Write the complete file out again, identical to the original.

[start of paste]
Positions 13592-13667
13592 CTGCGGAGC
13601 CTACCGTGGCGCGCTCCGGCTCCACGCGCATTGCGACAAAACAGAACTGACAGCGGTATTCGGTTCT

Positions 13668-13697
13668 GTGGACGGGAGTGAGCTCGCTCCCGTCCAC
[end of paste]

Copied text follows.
Positions 13592-13667
13592 CTGCGGAGC
13601 CTACCGTGGCGCGCTCCGGCTCCACGCGCATTGCGACAAAACAGAACTGACAGCGGTATTCGGTTCT

Positions 13668-13697
13668 GTGGACGGGAGTGAGCTCGCTCCCGTCCAC